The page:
What are the benefits of massage?

With massage and sports therapy back on the menu at the clinic, this week we’re taking a moment to recap the benefits which message offers, and the reasons why you may want to think about adding it to your healthcare regime again soon!


Why Massage?

Massage, like chiropractic, is a natural approach to health that falls into the category of “manual therapies” – that is to say, approaches primarily driven by manipulation of the body by a practitioner. Whereas chiropractic primarily aims to correct issues and maintain health in the bones, especially the spine, massage targets the muscles. It isn’t just the muscles that can benefit from a massage though!


Massage for the Muscles

Most people already know that massage is of huge benefit to the muscles. Muscles are made up of fibres that slide over each other to contract (shorten and fatten) and pull on the bone the muscle is attached to – this is what creates movement in the body, so your muscles are constantly at work!

Over time, through overuse or as a result of stress, your muscles can become stuck in a contracted state, causing stiffness, imbalance and pain. Muscles that are very tight and constricted can even reduce blood flow and impact overall posture.

Massage therapy can help by:


  • Increasing flexibility by stretching and relaxing the muscle and encouraging it to return back to its’ normal relaxed length.
  • Removing waste products, such a lactic acid, from the muscles. Left to build up, lactic acid can cause significant muscle pain.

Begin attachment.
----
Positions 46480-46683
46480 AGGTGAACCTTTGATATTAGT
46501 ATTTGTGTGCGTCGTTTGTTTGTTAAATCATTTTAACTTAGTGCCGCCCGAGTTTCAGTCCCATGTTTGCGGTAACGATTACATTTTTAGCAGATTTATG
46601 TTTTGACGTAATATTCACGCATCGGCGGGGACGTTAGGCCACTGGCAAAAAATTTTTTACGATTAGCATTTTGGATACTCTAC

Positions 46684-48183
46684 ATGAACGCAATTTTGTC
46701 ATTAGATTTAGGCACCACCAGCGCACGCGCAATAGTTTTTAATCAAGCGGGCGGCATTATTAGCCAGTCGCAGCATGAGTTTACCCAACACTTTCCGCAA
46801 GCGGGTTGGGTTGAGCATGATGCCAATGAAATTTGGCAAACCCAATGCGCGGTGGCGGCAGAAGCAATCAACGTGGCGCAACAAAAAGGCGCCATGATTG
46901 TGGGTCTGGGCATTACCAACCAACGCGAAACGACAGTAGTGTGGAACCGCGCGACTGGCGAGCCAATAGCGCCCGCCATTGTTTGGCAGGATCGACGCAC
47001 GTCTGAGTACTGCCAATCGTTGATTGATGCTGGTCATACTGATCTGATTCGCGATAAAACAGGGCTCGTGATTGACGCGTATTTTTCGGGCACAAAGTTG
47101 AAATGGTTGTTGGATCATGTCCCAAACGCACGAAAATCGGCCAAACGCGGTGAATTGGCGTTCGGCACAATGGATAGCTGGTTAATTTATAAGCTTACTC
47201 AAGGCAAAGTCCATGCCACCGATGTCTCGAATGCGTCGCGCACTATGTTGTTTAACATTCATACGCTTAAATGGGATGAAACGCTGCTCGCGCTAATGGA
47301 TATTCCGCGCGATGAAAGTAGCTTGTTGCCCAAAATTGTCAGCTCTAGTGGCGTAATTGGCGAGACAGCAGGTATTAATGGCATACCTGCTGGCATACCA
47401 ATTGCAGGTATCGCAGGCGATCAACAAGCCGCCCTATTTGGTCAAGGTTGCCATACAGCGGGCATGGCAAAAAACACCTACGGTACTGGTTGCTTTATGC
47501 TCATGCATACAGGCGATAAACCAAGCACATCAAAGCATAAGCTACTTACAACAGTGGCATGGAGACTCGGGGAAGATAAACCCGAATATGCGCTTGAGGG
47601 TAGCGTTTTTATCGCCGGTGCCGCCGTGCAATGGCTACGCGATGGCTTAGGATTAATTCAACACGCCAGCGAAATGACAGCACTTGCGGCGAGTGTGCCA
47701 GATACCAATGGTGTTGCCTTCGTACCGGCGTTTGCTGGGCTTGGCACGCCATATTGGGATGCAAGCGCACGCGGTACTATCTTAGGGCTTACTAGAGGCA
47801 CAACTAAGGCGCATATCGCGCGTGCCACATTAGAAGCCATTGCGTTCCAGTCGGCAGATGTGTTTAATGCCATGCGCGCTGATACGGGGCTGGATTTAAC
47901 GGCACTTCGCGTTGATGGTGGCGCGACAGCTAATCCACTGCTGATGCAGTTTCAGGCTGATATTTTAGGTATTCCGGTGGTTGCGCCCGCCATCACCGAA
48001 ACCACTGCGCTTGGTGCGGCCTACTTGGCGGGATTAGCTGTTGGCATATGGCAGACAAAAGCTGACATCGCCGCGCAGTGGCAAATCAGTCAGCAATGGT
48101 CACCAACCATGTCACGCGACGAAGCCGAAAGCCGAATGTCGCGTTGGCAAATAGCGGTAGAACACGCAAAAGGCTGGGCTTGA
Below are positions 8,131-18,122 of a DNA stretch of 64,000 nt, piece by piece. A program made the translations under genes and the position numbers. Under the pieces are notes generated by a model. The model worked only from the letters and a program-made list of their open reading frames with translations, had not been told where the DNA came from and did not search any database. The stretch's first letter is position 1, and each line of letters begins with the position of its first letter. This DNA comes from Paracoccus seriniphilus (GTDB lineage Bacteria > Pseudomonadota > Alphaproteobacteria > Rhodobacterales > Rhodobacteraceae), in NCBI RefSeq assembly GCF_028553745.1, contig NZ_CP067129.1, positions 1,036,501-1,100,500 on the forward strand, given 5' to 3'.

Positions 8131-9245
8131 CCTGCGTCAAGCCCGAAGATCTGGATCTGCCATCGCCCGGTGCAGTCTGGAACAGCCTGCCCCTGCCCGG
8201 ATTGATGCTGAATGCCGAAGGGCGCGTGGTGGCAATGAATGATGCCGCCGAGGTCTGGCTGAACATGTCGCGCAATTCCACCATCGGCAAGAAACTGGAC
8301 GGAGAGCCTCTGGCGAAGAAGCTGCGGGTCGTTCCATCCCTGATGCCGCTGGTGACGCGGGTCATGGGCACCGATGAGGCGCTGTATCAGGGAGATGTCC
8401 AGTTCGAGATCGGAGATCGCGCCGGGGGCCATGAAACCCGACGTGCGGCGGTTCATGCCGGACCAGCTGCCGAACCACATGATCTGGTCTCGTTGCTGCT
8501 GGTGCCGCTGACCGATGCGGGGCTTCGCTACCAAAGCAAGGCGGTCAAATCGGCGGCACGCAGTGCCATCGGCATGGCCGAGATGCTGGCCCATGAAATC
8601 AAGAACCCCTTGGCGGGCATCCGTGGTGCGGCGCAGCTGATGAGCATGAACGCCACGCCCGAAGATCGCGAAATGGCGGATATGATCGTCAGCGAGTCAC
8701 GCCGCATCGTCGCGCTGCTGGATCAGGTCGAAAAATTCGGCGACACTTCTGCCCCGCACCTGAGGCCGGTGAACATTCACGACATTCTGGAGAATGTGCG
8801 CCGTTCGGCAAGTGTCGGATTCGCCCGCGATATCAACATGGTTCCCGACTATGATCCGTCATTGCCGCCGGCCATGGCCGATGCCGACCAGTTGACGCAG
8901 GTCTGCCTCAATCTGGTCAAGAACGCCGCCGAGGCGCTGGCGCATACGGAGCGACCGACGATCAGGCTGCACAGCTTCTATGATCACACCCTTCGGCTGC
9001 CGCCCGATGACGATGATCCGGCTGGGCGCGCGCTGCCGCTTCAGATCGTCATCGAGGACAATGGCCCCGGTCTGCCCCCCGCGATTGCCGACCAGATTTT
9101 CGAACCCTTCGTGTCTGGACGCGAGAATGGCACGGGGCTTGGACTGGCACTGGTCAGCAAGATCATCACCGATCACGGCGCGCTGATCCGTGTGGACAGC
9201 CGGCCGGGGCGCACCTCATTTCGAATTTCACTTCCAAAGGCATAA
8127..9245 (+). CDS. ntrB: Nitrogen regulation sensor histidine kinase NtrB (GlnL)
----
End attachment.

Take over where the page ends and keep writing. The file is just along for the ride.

• Reducing the formation of scar tissue. Through training and exercise, and just through wear and tear, microscopic tears occur in the muscle fibres. Massage encourages the body to repair these tears properly, rather than forming inflexible scar tissue.
  • Reducing cramps We can increase the flexibility and tone of the muscle and reduce waste products within the muscle, which may reduce cramps.


Massage for the Cardiovascular System

Massage encourages blood flow to the extremities, organs and superficial blood vessels and promotes proper circulation.

Firstly, your massage session can help to improve venous return.  Blood must work against gravity to return from the extremities back to the heart. Whenever possible, particularly on the limbs, we massage towards the heart to assist the return of venous blood. (blood carried in the veins).

Often massage can also lower blood pressure.  By massaging we can have two positive effects on blood pressure. Firstly, we help the client relax and their heart rate (number of times the heart beats in a minute), decreases. As blood pressure is measured by gauging the pressure exerted on the artery wall, each time blood passes through the artery, fewer beats per minute will automatically reduce blood pressure – this being said, massage shouldn’t be seen as a primary treatment for blood pressure issues, but it can help where stress is an associated factor.


Massage for The Skeletal System

Since our skeleton is supported and moved by our muscles, correcting any issues with the muscles can also often improve problems that affect the skeletal system.

Massage can help to Improve posture, since tight muscles can hold the skeleton in a sub-optimal position, and in some cases can cause conditions, such as vertebral subluxation.  Once the muscles are relaxed and lengthened, posture will also be able to improve. This of course assumes that the skeleton is also in proper alignment – which is why chiropractic and massage go so well together!